Tag Archives: documentary production

November 29, 2014 — Year in Review (Part 2 — New York in June)

New York in June could only be made pos­si­ble by the hos­pi­tal­i­ty of long­time friend Peer Just. A free place to stay in New York meant that I could fun­nel some of our funds towards film­ing two cru­cial inter­views with Asian Amer­i­can schol­ar Judy Wu and the award-win­ning author Danke Li. Both pro­vid­ed impor­tant insights into Li Ling-Ai’s moti­va­tions and how World War II trans­formed the every­day lives of women in both the Unit­ed States and Chi­na. Answer­ing the last-minute call for cam­era help were our New York go-to DP Frank Ayala and anoth­er long­time friend Ruth Bonomo.

Leaving NYC home base for a day of production on Long Island -- first the subway, then the train, then the ferry.

Leav­ing NYC home base for a day of pro­duc­tion on Long Island — first the sub­way, then the train, then the fer­ry.

 

Judy Wu, author of DR. MOM CHUNG, took time out from her Port Jefferson vacation to sit for a great interview. Ruth Bonomo pitched in as DP on short notice, providing wheels, camera and lights. Judy's family fed us a great spaghetti dinner beachside. Signing K for KUKAN!

Judy Wu, author of DR. MOM CHUNG, took time out from her Port Jef­fer­son vaca­tion to sit for a great inter­view. Ruth Bonomo pitched in as DP on short notice, pro­vid­ing wheels, cam­era and lights. Judy’s fam­i­ly fed us a great spaghet­ti din­ner beach­side. Sign­ing K for KUKAN!

 

DP Frank Ayala with Danke Li, author of ECHOES OF CHONGQING, WOMEN IN WARTIME CHINA

DP Frank Ayala with Danke Li, author of ECHOES OF CHONGQING, WOMEN IN WARTIME CHINA

 

A vis­it to New York also meant I got to hang out with Calami­ty Chang, who has vol­un­teered to record tem­po­rary voice over lines that allow us to edit our his­tor­i­cal scenes. Calami­ty con­stant­ly inspires me by her will­ing­ness to embrace her per­for­mance instincts and bare it all in her won­der­ful­ly tongue-in-cheek bur­lesque shows. She also knows her Chi­nese his­to­ry and pro­motes projects like ours that bring it to the fore­front. Her musician/photographer hus­band Mike Webb put in hours of free time as our sound man while dog Chewie qui­et­ly put up with our intru­sion. After a super long record­ing ses­sion on a sun­ny Sun­day after­noon, we all need­ed a New York spe­cial­ty cock­tail.

 

Going over scripts with Calamity Chang.

Going over scripts with Calami­ty Chang.

 

Musician and Photographer Mike Webb pitches in as sound man to record our temporary voice over tracks.

Musi­cian and Pho­tog­ra­ph­er Mike Webb pitch­es in as sound man to record our tem­po­rary voice over tracks.

 

Chewie after a long recording session

Chewie after a long record­ing ses­sion

 

One of the killer cocktails I had in NYC featuring cucumber and gin

One of the killer cock­tails I had in NYC fea­tur­ing cucum­ber and gin

 

Just being in NYC is a real shot in the arm for a film­mak­er. Visu­al stim­u­la­tion is every­where and so are oth­er artists whose very exis­tence and work are like cheers from the side­lines.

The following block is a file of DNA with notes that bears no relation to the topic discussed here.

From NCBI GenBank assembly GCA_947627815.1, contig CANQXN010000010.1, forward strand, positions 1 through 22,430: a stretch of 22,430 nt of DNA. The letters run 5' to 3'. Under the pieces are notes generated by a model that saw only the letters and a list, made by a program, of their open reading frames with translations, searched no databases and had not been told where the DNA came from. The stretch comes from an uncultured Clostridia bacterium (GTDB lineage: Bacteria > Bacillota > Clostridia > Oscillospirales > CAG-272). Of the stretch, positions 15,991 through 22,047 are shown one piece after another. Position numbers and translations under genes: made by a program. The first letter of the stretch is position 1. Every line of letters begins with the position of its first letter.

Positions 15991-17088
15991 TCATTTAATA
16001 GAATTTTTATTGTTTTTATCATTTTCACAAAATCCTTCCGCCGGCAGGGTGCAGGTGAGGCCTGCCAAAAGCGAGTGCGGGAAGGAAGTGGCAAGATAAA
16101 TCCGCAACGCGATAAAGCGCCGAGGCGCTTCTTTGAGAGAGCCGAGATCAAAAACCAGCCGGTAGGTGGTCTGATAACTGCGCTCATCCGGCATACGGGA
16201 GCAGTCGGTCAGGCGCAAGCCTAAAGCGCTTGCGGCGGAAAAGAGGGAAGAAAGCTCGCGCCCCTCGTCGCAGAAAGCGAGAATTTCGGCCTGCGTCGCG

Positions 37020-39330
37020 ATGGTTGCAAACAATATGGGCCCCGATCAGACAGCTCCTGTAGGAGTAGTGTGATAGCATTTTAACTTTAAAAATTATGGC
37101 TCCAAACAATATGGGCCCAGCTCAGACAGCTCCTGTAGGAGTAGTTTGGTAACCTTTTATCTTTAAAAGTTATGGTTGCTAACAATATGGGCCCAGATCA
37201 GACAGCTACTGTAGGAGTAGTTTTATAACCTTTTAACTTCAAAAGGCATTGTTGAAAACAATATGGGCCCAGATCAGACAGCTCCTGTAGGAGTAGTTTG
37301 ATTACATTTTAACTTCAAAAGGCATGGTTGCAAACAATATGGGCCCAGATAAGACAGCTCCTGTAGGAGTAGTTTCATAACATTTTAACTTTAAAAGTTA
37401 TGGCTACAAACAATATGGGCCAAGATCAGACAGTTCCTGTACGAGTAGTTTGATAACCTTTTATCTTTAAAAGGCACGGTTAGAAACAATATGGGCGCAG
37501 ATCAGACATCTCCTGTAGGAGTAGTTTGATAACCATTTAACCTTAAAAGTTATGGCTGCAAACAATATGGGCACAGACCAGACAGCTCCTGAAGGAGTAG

Inspiration from Steven Salmieri and his wife Sydney Michelle

Inspi­ra­tion from Steven Salmieri and his wife Syd­ney Michelle

 

Inspiration from artist, hat designer and jewelry maker Carol Markel

Inspi­ra­tion from artist, hat design­er and jew­el­ry mak­er Car­ol Markel

 

Inspiration from my husband Paul Levitt who is designing a book with Dana Martin about his visit with Man Ray

Inspi­ra­tion from my hus­band Paul Levitt who is design­ing a book with Dana Mar­tin about his vis­it with Man Ray

 

More inspiration from a screening and Q&A with D.A. Pennebaker and Chris Hegedus

More inspi­ra­tion from a screen­ing and Q&A with D.A. Pen­nebak­er and Chris Hege­dus

 

Before my New York trip I got word that I received a fel­low­ship to go to Chi­na to join a group of high school edu­ca­tors form Cana­da and New Jer­sey on a World War II cen­tered study tour. It would be my first trip there, so Chi­na was on my mind.

 

Looking ahead to China in July at the Ai Wei Wei exhibit in Brooklyn

Look­ing ahead to Chi­na in July at the Ai Wei Wei exhib­it in Brook­lyn

 

Imagining China

Imag­in­ing Chi­na

 

China Kitsch

Chi­na Kitsch

 

Li Ling-Ai’s spir­it is also close at hand when I am in NYC. Her great friend Lar­ry Wil­son offered to point out the third floor apart­ment where she spent most of her life on West 55th street. The breeze picked up and the trees out­side the apart­ment did a dance as we looked up to the third floor.

 

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December 5–10, 2011 — LA Production Shoot

My main rea­son for trav­el­ing to LA was to inter­view Li Ling-Ai’s nephew Andrew Li who was a young boy of 8, liv­ing in Nanking when Rey Scott and Li Ling-Ai began pre-pro­duc­tion for KUKAN.

Photo of Robin Lung talking to Andrew Li

Ann Kaneko films FINDING KUKAN direc­tor Robin Lung meet­ing with Li Ling-Ai’s nephew Andrew Li.

I hoped to find out more infor­ma­tion from Andrew about Ling-Ai’s con­nec­tions in Chi­na at the time. Though I was able to gath­er some valu­able infor­ma­tion from my inter­view, the 5 days in LA turned out to be about so much more — a lot of it behind the scenes stuff that will nev­er make it into the doc­u­men­tary.

Get­ting to know the tal­ent­ed film­mak­er Ann Kaneko was one of the unex­pect­ed bonus­es of the trip. Thanks to gen­er­ous dona­tions from ear­ly FINDING KUKAN sup­port­ers, I was able to hire Ann for a cou­ple of days as my LA Direc­tor of Pho­tog­ra­phy. Hav­ing a dp with a real inter­est in the project and expe­ri­ence with both edit­ing and being a char­ac­ter in her own films was invalu­able.

Photo of Ann Kaneko with Julio and Ceiba

Ann Kaneko with Julio and Cei­ba

Wit­ness­ing Ann bal­anc­ing her ded­i­ca­tion to her work with the demands of rais­ing her 8‑month old daugh­ter Cei­ba was a real inspi­ra­tional shot-in-the-arm too.

Andrew Li inspects photographs

Andrew Li inspects pho­tographs